“One of the nice things about our software is that it covers all material categories and all manufacturers. We have almost 100 different manufacturers in our database and thousands of parts numbers by all of those manufacturers. Typically, other solutions only focus on what one vendor sells or what one manufacturer makes, so a clip system will only have clips for one make, and your mixing system would have fluid paints just for that make, for example. To properly job-cost a vehicle, you need all of these things, but who wants to run three or four systems to do all that work? So, we put all the data in one place and removed the need for technician engagement because getting technicians to check everything out can be an issue.” 

Parts numbers are mapped to an operation, such as spraying a fender or putting on a quarter panel, and every account is set up specifically for the products the shop uses. 

Koutmos has been speaking out about the importance of itemizing accurately for proper reimbursement at various industry events, including SEMA and AASP/NJ’s recent Industry Night. 

“There are a lot of expensive things we use that don’t come out of the tip of a gun, which is what everyone focuses on,” Koutmos told the AASP/NJ audience this past May. “Masking tapes, masking papers, PPS liners and lids. We never write for PPS cups. How many do we use on a typical repair? Three minimum.”

The word “No” is a multi-billion dollar word to the insurance industry. “It costs them nothing to say. There are virtually no consequences when they say ‘no,’ and it saves them billions of dollars a year.”

There are two sides to negotiating: negotiating on behalf of the customer and then informing the customer about the process, according to Koutmos. “As far as informing the customer, the dirty little secret no one wants to deal with is that the insurance company doesn’t owe for something unless the customer incurred the cost. So unless the customer has incurred some type of financial loss due to the claim, the insurance company doesn’t owe. But the problem is, no shop on the planet wants to bill their customer because no one wants to have a conversation about what vehicle repair actually costs, so we fight with the insurance companies instead. But it’s not our fight because we don’t have a contract with them, and we have to explain that to the customer.”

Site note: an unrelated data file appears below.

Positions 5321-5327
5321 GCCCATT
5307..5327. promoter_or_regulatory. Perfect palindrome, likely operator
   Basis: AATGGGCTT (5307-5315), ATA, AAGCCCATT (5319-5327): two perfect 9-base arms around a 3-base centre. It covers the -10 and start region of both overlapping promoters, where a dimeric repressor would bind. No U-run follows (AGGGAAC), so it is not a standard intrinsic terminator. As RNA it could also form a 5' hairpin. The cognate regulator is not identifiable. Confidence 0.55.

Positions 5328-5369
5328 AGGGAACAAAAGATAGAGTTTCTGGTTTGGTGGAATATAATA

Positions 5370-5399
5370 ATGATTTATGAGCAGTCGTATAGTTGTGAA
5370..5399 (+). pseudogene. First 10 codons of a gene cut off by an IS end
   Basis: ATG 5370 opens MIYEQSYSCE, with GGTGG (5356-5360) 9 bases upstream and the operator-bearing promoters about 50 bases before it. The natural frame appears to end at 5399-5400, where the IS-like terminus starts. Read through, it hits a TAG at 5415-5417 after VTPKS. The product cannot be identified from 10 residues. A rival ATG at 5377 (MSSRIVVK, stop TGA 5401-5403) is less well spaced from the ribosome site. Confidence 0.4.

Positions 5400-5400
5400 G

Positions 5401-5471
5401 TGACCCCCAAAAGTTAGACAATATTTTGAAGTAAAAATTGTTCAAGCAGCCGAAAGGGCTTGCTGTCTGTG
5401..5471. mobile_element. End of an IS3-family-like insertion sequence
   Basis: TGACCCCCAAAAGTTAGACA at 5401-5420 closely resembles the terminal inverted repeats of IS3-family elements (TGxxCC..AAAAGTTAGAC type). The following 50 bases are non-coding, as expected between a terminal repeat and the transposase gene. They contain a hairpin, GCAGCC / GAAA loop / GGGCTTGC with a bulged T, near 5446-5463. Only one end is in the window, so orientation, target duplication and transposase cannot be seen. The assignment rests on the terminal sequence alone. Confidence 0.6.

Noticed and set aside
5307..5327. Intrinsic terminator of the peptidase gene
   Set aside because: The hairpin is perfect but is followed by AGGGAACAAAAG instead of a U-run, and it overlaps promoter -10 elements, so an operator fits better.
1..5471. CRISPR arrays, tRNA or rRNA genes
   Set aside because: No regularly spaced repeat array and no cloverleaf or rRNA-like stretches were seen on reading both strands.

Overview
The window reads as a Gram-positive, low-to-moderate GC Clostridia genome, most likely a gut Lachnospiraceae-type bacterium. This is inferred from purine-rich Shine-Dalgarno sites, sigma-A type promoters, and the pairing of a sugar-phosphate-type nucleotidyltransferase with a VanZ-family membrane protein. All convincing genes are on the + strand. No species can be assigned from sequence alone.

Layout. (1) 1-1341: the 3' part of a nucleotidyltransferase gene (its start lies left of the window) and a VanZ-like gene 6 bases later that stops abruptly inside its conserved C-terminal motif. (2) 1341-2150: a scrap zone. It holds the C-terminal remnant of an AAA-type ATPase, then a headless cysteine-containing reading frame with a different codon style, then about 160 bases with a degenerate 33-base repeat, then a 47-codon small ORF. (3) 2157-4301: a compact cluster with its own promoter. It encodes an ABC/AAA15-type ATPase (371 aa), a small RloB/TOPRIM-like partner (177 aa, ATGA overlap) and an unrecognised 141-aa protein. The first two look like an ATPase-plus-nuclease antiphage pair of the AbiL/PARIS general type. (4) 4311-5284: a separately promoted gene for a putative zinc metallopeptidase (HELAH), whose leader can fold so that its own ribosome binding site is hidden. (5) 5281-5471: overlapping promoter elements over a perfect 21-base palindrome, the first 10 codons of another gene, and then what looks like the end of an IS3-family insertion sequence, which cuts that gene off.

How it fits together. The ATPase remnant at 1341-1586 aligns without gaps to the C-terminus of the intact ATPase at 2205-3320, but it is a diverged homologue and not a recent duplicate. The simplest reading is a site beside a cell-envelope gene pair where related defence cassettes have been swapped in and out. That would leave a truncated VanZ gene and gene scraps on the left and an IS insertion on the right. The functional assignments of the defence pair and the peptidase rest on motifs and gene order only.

It all comes down to the fact that it’s not about the shop; it’s about the customer. “They own the car, they’re on the policy, and they actually have the leverage. The problem is, oftentimes, the consumer doesn’t know anything about that, and it becomes up to the shop to educate them on their rights and about the Appraisal Clause. The average vehicle consumer doesn’t know any of that.” 

It’s important to keep in mind that what one does today may not change things overnight, but it definitely will lay the foundation for future progress.

“Just because you start implementing a new process, practice or procedure, it doesn’t mean that the whole world will change tomorrow,” acknowledges Koutmos. “You start with small incremental steps, you keep some degree of consistency across time, and when you look back, you’ll see the world does change. It’s small steps, not one big thing that you do. That’s not how business works. Small incremental improvements over a long period of time will find you looking back and seeing how it helped. If you want to make big bucks in this industry, that’s what you have to do. You have to engage in a process. I’m inviting people to engage in a different process. Even though it won’t change the world tomorrow, I’m confident that a few years from now, it will.”

Want more? Check out the July 2024 issue of New Jersey Automotive!